A rare syndrome - possibly as rare as 1 in 30,000 children. The child has microcephaly (small brain) with its associated central processing difficulties. They also have severe high myopia and nystagmus, so their vision is always pretty poor. You can look up the symptoms on the web but I have been working in a class with a teacher who has a child with CdLS this past week. I have a couple of thoughts for the teachers and anyone else who works with these children. So I am sharing my comments for anyone who is interested. Feel free to contact me about my comments.
Harriette (a pseudonym) is about 15 years old and she was initially lying down in a corner on a cushion and rug. when I came in. She had just been changed and was a bit uncooperative no doubt thinking, ‘leave me alone’. CdLS children tend to be reactive. That is they have some distinctive somewhat aggressive or anti-social behaviours that may be provoked by something happening to them. In this case it was having her private space invaded and it left her wanting to lie down and withdraw into herself. Once the circumstance is over however they can get back to normal.
There was a good attempt to get Harriette up and walking or marching for a PE lesson to the tune of ‘I will walk 500 miles’. A great song by the way and made me feel like marching. She seemed quite engaged for a little while, though it looked an effort to hold her as she walked. She is hard to keep sustained on a task. Her attention span is limited of course.
The first thing I would say is that my comments are not criticism. There is no right or wrong way and the teachers and TAs are the experts because they know the kids better than I do. But what I have found in the past is that as I talk with TAs and teachers I am a catalyst for their own adaptations. I bounce ideas off them and make suggestions and then they go away and think about how to incorporate that into their work. Working with children like Harriette is not a precise science but also it’s not exactly ‘rocket science’. There are basic principles and a lot of it is about understanding how the brain works and how brain damage affects learning. Once you get hold of how different the way they process sensory information is then it will have an impact on whatever the teacher does. A lot of it is common sense once you have an idea of the problem.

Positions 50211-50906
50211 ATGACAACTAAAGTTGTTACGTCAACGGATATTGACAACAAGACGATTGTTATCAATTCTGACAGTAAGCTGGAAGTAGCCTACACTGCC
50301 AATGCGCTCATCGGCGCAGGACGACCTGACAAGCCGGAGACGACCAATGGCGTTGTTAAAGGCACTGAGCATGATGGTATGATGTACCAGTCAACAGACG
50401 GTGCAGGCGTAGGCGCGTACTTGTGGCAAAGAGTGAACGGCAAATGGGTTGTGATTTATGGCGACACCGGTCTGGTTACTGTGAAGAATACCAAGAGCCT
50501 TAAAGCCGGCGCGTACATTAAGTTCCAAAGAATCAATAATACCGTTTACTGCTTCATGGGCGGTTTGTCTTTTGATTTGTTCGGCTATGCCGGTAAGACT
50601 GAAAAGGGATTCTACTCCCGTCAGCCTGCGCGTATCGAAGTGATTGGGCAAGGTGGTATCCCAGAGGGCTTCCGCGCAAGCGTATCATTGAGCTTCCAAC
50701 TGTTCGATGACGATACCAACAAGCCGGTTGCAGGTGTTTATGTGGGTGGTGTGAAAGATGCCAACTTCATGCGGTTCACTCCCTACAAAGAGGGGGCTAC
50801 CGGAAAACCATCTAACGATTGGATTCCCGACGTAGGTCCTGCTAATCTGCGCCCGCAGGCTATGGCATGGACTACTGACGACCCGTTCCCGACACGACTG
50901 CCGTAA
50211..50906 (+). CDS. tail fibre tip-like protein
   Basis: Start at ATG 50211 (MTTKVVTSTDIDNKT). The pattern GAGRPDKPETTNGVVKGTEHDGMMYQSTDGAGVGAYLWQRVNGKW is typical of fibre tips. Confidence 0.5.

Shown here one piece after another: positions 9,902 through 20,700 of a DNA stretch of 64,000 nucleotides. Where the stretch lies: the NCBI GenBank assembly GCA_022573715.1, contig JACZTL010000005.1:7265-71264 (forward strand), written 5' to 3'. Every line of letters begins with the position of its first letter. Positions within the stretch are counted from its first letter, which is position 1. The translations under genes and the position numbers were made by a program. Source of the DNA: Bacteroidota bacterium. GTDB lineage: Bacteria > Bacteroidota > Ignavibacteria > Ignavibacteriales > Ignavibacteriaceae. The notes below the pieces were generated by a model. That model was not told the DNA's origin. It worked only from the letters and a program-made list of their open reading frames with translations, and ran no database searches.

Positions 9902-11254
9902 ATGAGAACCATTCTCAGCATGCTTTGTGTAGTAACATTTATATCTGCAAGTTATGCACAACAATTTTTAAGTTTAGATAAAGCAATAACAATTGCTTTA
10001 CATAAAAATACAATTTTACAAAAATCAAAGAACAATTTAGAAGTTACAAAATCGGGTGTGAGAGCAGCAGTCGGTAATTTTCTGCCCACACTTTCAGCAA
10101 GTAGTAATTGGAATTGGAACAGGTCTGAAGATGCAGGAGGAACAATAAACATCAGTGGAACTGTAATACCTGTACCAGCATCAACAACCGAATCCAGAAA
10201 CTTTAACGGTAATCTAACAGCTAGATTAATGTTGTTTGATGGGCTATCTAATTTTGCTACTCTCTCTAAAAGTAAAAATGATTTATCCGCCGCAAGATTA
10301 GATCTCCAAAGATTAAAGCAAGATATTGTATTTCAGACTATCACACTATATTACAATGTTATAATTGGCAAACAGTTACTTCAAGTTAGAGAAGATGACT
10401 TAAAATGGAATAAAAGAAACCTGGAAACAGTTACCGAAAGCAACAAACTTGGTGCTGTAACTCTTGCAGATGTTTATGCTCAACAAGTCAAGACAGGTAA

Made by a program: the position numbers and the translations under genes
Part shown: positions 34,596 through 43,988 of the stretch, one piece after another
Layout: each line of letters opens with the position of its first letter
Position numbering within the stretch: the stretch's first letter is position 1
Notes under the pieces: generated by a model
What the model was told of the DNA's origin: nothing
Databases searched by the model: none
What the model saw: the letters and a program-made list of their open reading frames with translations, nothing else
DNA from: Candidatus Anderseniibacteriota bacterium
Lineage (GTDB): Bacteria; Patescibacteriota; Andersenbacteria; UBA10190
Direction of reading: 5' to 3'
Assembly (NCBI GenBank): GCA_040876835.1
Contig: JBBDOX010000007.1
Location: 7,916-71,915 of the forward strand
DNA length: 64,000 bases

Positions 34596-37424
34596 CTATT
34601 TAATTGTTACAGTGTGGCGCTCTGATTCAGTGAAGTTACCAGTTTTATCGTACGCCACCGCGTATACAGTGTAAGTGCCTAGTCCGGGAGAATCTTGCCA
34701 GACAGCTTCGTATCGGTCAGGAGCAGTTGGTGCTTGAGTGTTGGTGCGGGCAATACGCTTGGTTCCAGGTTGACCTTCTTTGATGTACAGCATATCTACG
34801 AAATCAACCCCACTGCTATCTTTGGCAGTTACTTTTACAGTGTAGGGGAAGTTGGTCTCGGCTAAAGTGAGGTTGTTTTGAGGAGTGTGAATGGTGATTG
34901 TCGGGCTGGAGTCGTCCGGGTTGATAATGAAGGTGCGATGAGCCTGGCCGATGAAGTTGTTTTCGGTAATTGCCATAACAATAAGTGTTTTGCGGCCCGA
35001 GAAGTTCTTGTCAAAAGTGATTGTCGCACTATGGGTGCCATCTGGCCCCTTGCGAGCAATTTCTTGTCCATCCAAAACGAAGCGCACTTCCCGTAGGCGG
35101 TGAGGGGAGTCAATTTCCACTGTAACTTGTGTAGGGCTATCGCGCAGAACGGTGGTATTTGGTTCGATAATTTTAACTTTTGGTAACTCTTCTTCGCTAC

The commonest part of the brain that gets affected in these kids is a part called the parietal lobes. That’s because it is the furthest part of the brain away from the heart and blood takes the longest to get there. So anytime the heart stops in and around birth oxygen fails to get here and cells die. The cerebral cortex has four pairs of lobes each with different functions. The occipital lobes (vision - visual cortex) are at the back and the parietal lobes are over the top. The parietal lobes deal with making sense of all the sensory information that the brain receives. It is the sensory integration region. It also integrates the senses with motor skills and functions. So it is possible and common that a child with damage here will not be able to coordinate movement and vision. So visually guided movement is difficult. A prime example is cerebral palsy. Reaching using vision alone is challenging for these kids. They will look and turn away and use their hands to find things.
Back to Harriette. If sensory integration is challenging then it is hard to make sense of complicated sights and sounds or sensory info coming at her simultaneously. So what I would say is sensory info should be simplified and sequential. That is things should be slowed down dramatically and presented to her one at a time. She cannot process things simultaneously just we would have a problem listening to two people at once.
The two key things for this week for teachers to remember
1. Slow things down – speech, movement, events. Try slowing your speech down; it may sound funny at first but with some kids it can have a dramatic effect. Anyway even if you don’t see a response there can be something going on inside.
2. Events to be one at a time or one after the other. Say something and wait for her to respond, or show her something, then say something again. People should not speak at the same time near her.
That’s it for today. Have a great day!